In 1953 Magda gave birth to daughter Zuzana and was happy to let her mother Franzi do everything and look after her daughter while she kept occupied, entrenched in her job. By this time Mirek was already cheating on moody Magda. Magda decided she didn’t want her daughter to be Jewish so she convinced her unwilling husband to have Zuzana baptized to protect her from being a persecuted Jew, as anti-semitism was running rampant even after the war, especially while Czechoslovakia was under communism. When Zuzana was age 9, Mirek left Magda. He was tired of her whining and lack of interest in cultural things he liked to do. And he wasn’t happy about not giving their daughter a religion to practice, as Magda only wanted the baptism to protect her child from future incidence of anti-semitism, without teaching her about any religion.

In the mid 60s, Magda went to visit Bavaria. She was stunned at all the beautiful goods for sale in stores – something they didn’t have in the Czechoslovakia. Her pent up anger at Germans had her stealing from stores because she felt entitled after the Germans seemed to have stolen much more from her. Her passive- aggressive anger lingered.

By 1964, Zuzana was a young teenager who protested all her mother’s good intentions for her. Magda tries to send Zuzana for dance lessons but Zuzana doesn’t like it, doesn’t like girlie things or dresses. Magda wants to give her daughter everything she didn’t have, but Zuzana is rebellious. Zuzana prefers wearing pants and reading books to dresses and parties. Magda is often bitter at her daughter’s reactions to all her plans for her, as though Magda wanted to live what she missed out on vicariously through her daughter. Magda often mumbles to herself that her daughter doesn’t know how lucky she is to have access to clothes, classes and adventures as Magda internally remembers her time imprisoned during the Holocaust. But Magda stays firm in her decision not to tell Zuzana about her imprisonment or how so many family members actually died in the Holocaust. She never even told Zuzana they were really Jewish.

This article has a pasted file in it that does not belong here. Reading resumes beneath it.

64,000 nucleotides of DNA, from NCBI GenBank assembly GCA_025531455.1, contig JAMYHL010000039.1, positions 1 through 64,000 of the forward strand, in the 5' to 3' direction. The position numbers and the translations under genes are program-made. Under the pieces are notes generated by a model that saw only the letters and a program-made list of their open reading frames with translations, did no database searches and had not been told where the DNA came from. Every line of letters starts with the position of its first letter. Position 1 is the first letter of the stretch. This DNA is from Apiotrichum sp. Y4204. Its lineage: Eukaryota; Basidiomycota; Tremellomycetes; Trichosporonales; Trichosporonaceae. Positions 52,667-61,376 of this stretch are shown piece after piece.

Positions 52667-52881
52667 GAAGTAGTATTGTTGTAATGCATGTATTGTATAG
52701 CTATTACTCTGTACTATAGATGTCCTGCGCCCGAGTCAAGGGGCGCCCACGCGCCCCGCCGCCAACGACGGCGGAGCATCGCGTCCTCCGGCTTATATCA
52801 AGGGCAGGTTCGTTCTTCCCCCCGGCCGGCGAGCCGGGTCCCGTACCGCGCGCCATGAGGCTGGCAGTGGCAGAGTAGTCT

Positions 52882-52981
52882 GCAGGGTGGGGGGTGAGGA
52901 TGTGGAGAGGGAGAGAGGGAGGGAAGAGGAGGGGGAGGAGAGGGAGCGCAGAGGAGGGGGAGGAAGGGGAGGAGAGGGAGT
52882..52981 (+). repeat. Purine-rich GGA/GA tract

Part two of the book is Zuzana’s story in the year beginning back at 1966, til the early 2000s. Now married Zuzana with a 13 year old son, Adam, tells her husband Harry that she changed schools when she was a teenager where she could learn more languages, adding that her mother got her in through black market connections, which she reiterates was really such a thing.